Sunday, August 31, 2008

With All The Busts The Sex Industry Booms

I would really love to see the same statistics for Singapore. Does anyone know if the numbers are available?

AUSTRALIANS spent $1.13 billion on prostitutes and strippers last year, business analysts say.

And despite concerns of rising fuel prices and a slowing economy the sex industry would grow at 8.1 per cent to $1.22 billion this financial year.

Neil Gilmore, owner of Gold Coast brothel Pentagon Grand, said he was confident there would always be demand for the world's oldest profession.

“In economic terms, the sex industry does enjoy so-called sticky consumption in that, like tobacco and alcohol, consumption levels remain relatively strong compared with other products during economic downturns,’’ Mr Gilmore said.

Source: News.com.au

IBISWorld says prostitutes in brothels generate the biggest share of revenue, with street walkers accounting for about 15 per cent of revenue.

The next largest "product segments" are strippers at 12 per cent and escorts at 8 per cent.

And it seems an economic bust may produce a boom for the sex industry.

Mr Gilmore said compared to a night out trying to woo a woman the brothel's services - starting at $150 for 30 minutes - could be cost effective.

"If you're going out to a pub you're buying drinks to get yourself and the girl in the mood, then there's dinner and a cab," he said.

"If you go to a brothel it is guaranteed. You might have to wait in line but you are going to get laid."

And at least one brothel, The Site in the Sydney suburb of Parramatta, offers 20 cent per litre fuel discount vouchers to promote its business.

Fiona Patten the chief executive of the Eros Association, which represents adult retail and entertainment companies, said these related industries would also feel the pinch of an economic downturn but not too badly.

"We are somewhat shielded as in hard economic times people spend more time at home. Our products offer an inexpensive past time so we're seeing that DVD sales have not been hit as hard," she said.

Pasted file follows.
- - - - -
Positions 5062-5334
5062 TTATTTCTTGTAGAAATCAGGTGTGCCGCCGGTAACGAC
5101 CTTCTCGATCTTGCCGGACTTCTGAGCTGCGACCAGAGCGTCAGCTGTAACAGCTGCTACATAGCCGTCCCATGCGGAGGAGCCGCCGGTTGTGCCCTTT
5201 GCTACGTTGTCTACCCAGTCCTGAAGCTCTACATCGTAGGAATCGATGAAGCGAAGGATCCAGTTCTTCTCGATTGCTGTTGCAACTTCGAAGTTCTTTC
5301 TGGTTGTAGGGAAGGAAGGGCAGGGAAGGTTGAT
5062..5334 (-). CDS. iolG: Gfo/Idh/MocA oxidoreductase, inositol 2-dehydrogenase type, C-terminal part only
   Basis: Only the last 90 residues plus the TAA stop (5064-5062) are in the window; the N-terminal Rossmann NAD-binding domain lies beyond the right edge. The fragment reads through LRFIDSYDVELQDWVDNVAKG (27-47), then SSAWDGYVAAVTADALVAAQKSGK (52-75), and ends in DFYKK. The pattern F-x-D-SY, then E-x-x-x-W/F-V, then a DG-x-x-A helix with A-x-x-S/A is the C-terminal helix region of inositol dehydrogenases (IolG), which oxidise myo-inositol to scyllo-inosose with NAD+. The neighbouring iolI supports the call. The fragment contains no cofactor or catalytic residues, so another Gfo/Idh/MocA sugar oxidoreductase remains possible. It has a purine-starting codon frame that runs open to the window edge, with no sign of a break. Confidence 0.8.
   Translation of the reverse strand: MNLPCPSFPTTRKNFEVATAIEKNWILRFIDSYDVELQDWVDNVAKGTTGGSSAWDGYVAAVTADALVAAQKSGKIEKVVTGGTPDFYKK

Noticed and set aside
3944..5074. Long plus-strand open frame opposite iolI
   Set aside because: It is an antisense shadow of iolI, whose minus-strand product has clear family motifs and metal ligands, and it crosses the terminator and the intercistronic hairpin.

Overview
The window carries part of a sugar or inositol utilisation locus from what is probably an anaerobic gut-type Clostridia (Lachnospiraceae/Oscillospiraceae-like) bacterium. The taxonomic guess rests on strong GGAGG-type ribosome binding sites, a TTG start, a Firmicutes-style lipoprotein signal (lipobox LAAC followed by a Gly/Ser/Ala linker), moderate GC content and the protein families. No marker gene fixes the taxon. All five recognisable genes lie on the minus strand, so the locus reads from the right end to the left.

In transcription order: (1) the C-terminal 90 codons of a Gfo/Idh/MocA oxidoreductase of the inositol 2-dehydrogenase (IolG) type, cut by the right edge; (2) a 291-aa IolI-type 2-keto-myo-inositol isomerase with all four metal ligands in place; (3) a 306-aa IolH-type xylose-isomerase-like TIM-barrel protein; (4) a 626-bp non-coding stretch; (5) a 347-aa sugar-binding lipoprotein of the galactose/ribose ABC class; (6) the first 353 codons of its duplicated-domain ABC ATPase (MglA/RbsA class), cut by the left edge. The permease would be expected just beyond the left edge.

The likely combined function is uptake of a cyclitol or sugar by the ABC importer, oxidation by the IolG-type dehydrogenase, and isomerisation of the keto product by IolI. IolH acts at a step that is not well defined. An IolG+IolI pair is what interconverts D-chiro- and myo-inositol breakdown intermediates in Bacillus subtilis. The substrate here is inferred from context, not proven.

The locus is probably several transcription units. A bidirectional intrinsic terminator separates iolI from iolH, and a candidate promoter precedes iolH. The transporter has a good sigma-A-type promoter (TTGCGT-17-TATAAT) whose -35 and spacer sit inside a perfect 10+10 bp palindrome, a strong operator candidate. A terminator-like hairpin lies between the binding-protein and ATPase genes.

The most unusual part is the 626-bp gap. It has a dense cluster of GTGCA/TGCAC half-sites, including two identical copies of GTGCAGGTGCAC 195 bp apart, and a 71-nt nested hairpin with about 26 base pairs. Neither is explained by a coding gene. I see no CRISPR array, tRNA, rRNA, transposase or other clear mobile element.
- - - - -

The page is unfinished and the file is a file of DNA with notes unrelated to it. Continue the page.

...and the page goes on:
"Sex is a pretty basic part of life. It is like eating – if we don't do it we're not going to be around for very long.

"And, to extend that analogy, not everyone can afford to eat out at a restaurant but they'll still need to have a meal at home."

IBISWorld calculates the average industry wage at $29,745 but many sex workers and strippers work only part-time or do not declare their income to the tax office.

This wage is "still attractive to the mostly unskilled workers that enter this industry".

But while some may be turn to prostitution in harsh economic times Mr Gilmore believes there is another reason the supply is increasing.

"The Y generation guys aren’t a big market for us but that generation has provided us with more girls willing to work than I've seen before," he said.

"The Y generation girls do not have a problem rooting for money.

"They probably don't have the work ethic but they love money and want to keep their party lifestyles. And by working here they can make plenty of money and set their own hours."

Mr Gilmore said this "higher quality of women to choose from" would help his business grow but IBISWorld sees other factors at play.

They predict tourism growth, falling marriage rates, relaxation of legislation on the industry, more female customers and the availability of sexual material on the internet and other media would also bolster the sex industry.

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